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The Inescapable Past

Among the things I love about living in DC is that one Friday you can go see a movie for $10 and be part of an international film festival. In this case, I attended a showing of Es kommt ein Tag (The Day Will Come), as part of Filmfest DC, Washington’s International Film Festival. The movie, released in Germany in 2008, was written and directed by Susanne Schneider, who as it turned out was at the screening for a Q&A after the film. Yet another thing to love about art events – sometimes you get to interact with the artists involved.

To quiet my nit-picky side, I feel compelled to mention that the title really translates as: A Day Will Come, with the overtone of a warning…a day will come when the past will confront you.

Es kommt ein Tag explores revenge and forgiveness, what happens to guilt when it is carried for a long time, and how we face our past selves when they inevitably return to confront us.   It’s a powerful film, and well worth seeing if you can catch it on Netflix or somewhere similar.

The past cannot be left behind; it will come and find us, no matter how we hide. That is what Judith (Iris Berben), the mother, finds out one day when a young woman, Alice, arrives at her vineyard and disrupts her family. Age-wise, I fall between these two characters, although I am inching ever closer to Judith, so why does my sympathy lie more with the mother, the one who did wrong? Judging from the audience reaction during the Q&A, I am not alone in this. Judith seems the nicer person, less relentless and inflexible, and her daughter, although wronged against, seems insufferably smug in her judgment, allowing no mercy. As the audience, we wanted some measure of forgiveness for Iris Berben’s mother figure, some quarter given to her.

I wonder if this would be different for someone in their early 20s, when most of us are so convinced of our own correctness, so assured of our complete and absolute knowledge of the world, that we know right and wrong, black and white, intimately and entirely. Mostly. Alice gives no quarter, it seems, and that is hard to take when you see Judith’s distress. She seems nice, and we do not see her past in live color, so it is vague and unreal. Her distress is real to us, and Alice seems crueler for it. Her suffering was in the past, so less substantial to us now. She is a sabre, a lean instrument of revenge, and impressive. But she isn’t just attacking her mother, she is attacking the family Judith has built in the intervening years. Are Judith’s children to blame? Should they pay for Judith’s mistakes?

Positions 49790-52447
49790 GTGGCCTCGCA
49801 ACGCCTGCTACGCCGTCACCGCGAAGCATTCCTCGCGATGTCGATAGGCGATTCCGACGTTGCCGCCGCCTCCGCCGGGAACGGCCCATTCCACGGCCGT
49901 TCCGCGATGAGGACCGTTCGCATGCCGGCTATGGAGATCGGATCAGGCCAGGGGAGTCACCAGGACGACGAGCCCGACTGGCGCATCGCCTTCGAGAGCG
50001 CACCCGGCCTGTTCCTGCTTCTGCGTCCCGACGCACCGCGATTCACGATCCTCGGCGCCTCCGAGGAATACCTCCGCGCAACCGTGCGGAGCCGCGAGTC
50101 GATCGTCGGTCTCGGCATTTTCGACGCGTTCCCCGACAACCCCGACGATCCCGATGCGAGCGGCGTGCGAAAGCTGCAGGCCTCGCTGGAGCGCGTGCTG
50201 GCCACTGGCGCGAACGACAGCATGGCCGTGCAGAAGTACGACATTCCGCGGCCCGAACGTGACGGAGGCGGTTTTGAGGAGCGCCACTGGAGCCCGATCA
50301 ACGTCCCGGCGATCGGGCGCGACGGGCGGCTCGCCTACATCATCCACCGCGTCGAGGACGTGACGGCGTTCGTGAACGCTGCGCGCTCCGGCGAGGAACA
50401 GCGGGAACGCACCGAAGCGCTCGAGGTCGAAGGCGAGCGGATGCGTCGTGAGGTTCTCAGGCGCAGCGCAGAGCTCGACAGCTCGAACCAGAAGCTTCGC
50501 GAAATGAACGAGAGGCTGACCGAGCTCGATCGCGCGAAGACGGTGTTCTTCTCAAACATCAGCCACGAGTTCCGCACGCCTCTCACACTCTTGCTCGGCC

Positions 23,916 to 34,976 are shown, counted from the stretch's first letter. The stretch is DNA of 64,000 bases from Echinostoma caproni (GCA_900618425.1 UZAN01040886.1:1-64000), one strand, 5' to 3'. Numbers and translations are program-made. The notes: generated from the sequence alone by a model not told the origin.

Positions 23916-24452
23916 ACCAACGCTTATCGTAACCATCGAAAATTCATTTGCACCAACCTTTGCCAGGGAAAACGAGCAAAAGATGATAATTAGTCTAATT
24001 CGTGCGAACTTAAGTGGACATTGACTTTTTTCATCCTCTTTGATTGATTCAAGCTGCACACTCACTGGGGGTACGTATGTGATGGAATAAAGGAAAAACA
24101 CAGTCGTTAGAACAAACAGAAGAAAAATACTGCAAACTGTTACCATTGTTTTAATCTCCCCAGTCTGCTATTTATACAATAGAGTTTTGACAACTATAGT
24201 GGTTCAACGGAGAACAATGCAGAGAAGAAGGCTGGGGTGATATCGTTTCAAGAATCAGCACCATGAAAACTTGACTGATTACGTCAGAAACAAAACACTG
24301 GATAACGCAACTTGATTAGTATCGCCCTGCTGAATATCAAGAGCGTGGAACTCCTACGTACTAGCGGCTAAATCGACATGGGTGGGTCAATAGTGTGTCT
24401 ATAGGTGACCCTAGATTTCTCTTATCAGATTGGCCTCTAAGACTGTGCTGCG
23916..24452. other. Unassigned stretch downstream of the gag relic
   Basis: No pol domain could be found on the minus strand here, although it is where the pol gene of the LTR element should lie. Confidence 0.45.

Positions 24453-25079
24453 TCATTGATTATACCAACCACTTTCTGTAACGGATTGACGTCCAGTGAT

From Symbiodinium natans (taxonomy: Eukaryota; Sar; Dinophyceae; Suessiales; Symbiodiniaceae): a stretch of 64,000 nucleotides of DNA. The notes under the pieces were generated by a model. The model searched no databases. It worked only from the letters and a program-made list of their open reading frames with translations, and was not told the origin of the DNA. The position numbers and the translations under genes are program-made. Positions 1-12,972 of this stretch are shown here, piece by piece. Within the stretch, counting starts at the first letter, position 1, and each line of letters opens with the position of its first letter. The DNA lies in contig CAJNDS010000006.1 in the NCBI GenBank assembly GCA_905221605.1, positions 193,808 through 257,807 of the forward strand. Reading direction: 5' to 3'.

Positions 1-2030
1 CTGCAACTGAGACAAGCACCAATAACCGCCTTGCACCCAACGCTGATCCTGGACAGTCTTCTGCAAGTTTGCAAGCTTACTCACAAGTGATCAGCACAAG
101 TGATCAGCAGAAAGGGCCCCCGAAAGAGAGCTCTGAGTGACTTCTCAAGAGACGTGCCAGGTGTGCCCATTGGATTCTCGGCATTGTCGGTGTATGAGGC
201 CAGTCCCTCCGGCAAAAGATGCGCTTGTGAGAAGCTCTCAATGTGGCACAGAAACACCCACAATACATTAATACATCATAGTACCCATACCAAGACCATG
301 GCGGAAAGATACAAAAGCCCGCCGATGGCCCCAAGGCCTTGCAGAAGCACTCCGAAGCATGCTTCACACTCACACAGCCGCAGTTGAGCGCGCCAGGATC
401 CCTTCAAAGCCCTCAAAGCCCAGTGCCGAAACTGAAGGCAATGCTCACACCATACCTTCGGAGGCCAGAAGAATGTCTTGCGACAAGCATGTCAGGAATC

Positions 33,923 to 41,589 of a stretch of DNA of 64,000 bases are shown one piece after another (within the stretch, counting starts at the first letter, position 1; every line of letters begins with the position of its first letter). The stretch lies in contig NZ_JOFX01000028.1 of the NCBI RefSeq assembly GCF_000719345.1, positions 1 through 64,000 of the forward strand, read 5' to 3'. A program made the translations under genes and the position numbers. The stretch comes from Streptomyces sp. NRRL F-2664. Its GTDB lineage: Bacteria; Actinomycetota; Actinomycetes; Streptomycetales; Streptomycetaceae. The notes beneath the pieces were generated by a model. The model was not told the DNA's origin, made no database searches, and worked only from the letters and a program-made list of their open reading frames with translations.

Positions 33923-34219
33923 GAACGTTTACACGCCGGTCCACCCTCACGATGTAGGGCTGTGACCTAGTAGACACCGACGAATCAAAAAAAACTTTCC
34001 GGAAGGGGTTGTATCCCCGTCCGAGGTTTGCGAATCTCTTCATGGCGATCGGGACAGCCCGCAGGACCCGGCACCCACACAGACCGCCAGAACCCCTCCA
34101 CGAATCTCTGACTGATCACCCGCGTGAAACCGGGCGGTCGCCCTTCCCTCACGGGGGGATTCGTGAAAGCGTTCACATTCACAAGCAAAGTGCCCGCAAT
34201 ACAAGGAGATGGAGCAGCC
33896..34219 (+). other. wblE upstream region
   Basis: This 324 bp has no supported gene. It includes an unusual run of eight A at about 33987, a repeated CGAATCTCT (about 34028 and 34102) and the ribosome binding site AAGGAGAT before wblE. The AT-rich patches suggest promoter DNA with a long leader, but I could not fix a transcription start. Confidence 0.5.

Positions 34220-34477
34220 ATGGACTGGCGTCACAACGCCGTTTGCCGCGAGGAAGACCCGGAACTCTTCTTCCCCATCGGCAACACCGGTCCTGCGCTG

What can we forgive? What does it take for us to find forgiveness – for us and for others? And does our forgiveness matter in the face of what we did to other people? Can we absolve ourselves of the pain we caused others? Should we? Should we be able to do this without input from those we hurt? But how can you move on if you never let go? If I can’t forgive you for hurting me, then how can I stand the thought that you forgive yourself for it? Where do we find peace in the face of such questions? The film does not resolve them for us, although it does offer some measure of resolution for its characters. Just make sure you get a good copy of the actual film so that you can catch the subtle detail offered in the last shot. We had Ms. Schneider there to point it out to us, something you probably won’t be able to rely on when you watch this movie.

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